Without doubt the American Government was convinced by the accuracy of the facts and the force of the arguments used, for it recognized the First Chief of the Constitutionalist army in charge of the Executive Power of the Union as the de facto Government of the Republic.

The enemies of the new order of things established in the country, tenacious in their criminal efforts to bring about American intervention at whatever cost, provoked new and serious conflicts on the northern frontier; the most serious was that which occurred when the border town of Columbus was assaulted March 9, 1916 by Villa and his lieutenants, who, constantly attacked and defeated by the Constitutionalist forces had fled to the interior of the States of Chihuahua and Sonora. On receiving the first official notice of this attack my Government sent the Government of the United States the note of March 12, 1916 suggesting that a convention be held to arrange for the reciprocal crossing of the boundary by the forces of each nation, to pursue bandits who, after committing depredations in the territory of one should flee to that of the other. Unfortunately the Washington Cabinet erroneously interpreted this note to mean that it granted permission to cross the border, and consequently organized and carried out the so-called Punitive Expedition.

When the Constitutionalist Government, on hearing of these events, instantly complained and protested against them, the Washington Government explained its action as stated above and supported the explanation moreover by pointing out the necessity for moving quickly. The two Governments exchanged various notes, the final result of which was an agreement to discuss the terms of a compact for the reciprocal crossing of the frontier by the armed forces of the respective countries. Two projects drawn up by the Mexican Government and two counter-projects presented by the Government of the United States were studied and discussed; in these deliberations the Mexican Government constantly insisted on placing restrictions on the crossing of troops with respect to their zone of operations, the time they should remain in foreign territory, the number of soldiers and the arms of the service to which they belonged. The American Government rejected these suggestions but in the end partially accepted them in the last counter-project, but specified that the project should not apply to the Columbus [Page 996] expedition. This gave rise to the note of the Mexican Government of April 12, 1916, which terminated, the discussions of the convention and requested the withdrawal of the troops on the ground that their occupancy of the territory was not founded on any agreement and had no further object since Villa’s band of outlaws had been dispersed and rendered powerless.

Since the American Government did not reply to this note nor withdraw its troops, it was deemed advisable to have the military commanders take up the military aspects of the situation and work out a solution which, so far as the Mexican Government was concerned, could be none other than the withdrawal of the so-called Punitive Expedition. With this object in view, General Alvaro Obregón, Secretary of War and Navy, representing the Mexican Government, and Generals Hugh Scott and Frederick Funston, representing the American Government, held a conference at El Paso, Texas. This conference succeeded in formulating a memorandum project in which General Scott declared that the dispersion of Villa’s band had been accomplished and consequently the American Government had decided to begin the withdrawal of its troops under the promise of the Mexican Government to furnish an adequate frontier guard against raids such as that at Columbus; but since it was also stated, as a condition for the withdrawal of the American forces, that the American Government might suspend the withdrawal if for any reason it was convinced it had misjudged the ability of the Mexicans to guard the frontier, the Mexican Government refused to agree to the memorandum referred to, because the power to decide on the evacuation of the national territory—a matter which pertained to the sovereignty of the country—could not be left to the judgment of the American Government.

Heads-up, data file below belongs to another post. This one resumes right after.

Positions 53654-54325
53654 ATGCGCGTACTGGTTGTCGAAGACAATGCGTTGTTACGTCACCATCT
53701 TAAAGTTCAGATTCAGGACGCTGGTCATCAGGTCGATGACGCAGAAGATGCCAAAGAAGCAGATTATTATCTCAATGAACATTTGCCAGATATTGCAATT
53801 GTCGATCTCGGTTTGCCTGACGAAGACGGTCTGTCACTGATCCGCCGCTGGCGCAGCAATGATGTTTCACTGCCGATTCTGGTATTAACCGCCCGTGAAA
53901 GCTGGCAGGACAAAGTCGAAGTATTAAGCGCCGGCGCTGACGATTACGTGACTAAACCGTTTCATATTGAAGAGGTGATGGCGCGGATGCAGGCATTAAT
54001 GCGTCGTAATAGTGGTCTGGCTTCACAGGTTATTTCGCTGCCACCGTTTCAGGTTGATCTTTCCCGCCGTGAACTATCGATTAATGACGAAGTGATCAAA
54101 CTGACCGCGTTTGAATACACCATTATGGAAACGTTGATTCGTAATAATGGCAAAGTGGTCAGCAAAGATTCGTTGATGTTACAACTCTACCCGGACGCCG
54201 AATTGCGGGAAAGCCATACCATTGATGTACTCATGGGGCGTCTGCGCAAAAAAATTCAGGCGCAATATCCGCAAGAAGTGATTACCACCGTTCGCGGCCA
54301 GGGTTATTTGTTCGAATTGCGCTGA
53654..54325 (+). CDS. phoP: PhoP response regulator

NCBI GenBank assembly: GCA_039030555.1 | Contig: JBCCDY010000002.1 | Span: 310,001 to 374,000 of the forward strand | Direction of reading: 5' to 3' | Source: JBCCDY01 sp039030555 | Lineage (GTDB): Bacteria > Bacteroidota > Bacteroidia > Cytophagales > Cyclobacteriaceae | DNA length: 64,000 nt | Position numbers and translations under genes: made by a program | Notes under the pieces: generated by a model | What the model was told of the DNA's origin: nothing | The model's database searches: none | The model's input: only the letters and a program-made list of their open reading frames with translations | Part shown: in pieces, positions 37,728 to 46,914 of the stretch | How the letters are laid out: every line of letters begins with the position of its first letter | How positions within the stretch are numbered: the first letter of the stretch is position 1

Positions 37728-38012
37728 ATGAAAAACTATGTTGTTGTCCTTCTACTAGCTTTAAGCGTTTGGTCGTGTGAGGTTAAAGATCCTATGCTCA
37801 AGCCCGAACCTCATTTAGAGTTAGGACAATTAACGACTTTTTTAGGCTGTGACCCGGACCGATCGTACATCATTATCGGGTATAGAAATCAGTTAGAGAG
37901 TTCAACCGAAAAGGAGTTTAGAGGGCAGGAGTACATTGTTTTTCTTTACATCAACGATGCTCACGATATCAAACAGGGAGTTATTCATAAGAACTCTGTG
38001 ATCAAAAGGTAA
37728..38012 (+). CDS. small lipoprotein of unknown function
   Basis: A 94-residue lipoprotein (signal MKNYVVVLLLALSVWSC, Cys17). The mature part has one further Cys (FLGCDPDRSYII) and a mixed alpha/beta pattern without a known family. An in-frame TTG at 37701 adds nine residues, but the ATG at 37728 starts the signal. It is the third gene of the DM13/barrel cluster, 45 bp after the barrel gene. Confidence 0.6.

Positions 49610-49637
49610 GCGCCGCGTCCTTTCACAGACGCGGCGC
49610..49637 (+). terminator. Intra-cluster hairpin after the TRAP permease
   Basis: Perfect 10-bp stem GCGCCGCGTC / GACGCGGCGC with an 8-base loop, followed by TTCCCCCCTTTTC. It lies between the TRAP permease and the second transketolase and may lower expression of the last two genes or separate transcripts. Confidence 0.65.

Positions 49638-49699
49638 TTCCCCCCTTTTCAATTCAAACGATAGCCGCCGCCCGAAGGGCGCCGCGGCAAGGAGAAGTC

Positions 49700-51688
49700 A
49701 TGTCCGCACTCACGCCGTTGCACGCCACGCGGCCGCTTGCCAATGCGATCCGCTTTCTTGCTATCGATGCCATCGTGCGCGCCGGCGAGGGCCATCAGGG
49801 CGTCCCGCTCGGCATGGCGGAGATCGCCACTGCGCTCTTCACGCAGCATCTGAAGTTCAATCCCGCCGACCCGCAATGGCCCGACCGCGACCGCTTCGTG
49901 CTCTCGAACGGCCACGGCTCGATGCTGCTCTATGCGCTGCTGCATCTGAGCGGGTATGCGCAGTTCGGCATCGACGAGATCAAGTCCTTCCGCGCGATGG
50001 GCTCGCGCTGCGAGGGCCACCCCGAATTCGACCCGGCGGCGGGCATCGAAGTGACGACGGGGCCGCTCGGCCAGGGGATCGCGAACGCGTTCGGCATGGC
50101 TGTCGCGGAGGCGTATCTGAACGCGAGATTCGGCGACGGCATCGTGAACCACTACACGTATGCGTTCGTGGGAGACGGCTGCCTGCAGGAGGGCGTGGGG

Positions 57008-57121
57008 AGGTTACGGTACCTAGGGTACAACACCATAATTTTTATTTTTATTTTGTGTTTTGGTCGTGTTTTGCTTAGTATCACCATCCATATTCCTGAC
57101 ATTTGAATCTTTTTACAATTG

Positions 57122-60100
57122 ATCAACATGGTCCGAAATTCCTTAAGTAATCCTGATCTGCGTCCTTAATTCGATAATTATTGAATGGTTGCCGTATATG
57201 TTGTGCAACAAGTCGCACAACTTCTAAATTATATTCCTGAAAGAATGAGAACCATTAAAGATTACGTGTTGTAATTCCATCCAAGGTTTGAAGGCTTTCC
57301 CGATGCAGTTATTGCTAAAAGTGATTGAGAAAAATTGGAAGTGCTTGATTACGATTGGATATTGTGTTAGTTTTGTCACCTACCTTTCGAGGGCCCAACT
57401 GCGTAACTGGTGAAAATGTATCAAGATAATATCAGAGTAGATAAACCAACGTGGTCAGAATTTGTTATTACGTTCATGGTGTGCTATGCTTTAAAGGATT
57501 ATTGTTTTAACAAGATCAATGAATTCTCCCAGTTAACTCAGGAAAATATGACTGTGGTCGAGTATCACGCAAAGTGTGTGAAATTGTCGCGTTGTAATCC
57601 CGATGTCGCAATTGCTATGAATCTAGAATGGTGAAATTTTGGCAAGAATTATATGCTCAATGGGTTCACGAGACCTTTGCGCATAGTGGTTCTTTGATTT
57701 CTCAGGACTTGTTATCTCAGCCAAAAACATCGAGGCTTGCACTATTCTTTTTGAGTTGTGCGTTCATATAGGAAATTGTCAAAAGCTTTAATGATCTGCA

During the conference a party of bandits attacked an American garrison at Glenn Springs and crossed immediately afterwards to the Mexican side at Boquillas; fearing that additional troops would cross the border because of this incident, my Government instructed General Obregon to notify the United States that the crossing of that nation’s soldiers would not be permitted and ordered the military commanders on the frontier not to consent to further crossings.

These conferences ended May 11 of the same year without any practical result having been gained. Despite the statements to the contrary made by General Scott, the promises of friendship made by the American Government, and the good will shown by my Government to do everything possible to make the vigilance along the frontier effective regardless of the many preferential demands for the protection of the interior of the country, new American detachments crossed the boundary line and advanced as far as El Pino, some sixty miles south of the border; the strength of the so-called Punitive Expedition was considerable, and included a large amount of artillery; the American Government not only reestablished the embargo on war material and held up shipments of arms and ammunition on several occasions, but it also held up several pieces of machinery bought by the Mexican Government in the United States, for the manufacture of war materials. Since these acts, unless the situation was soon improved, could not be considered in any other light than a hostile manifestation and a veritable invasion of our territory, my Government in its note of May 1, 1916, placed before the United States of the North a complete statement of all these facts and circumstances. This note enumerated with great clearness the reasons and principles which worked to Mexico’s disadvantage, it stated that these facts were opposed to the repeated and definite declarations of the Washington Cabinet, and concluded by insisting on that Government ordering the early withdrawal of its troops, stating that if this could not be done their further advance would have to be opposed with force.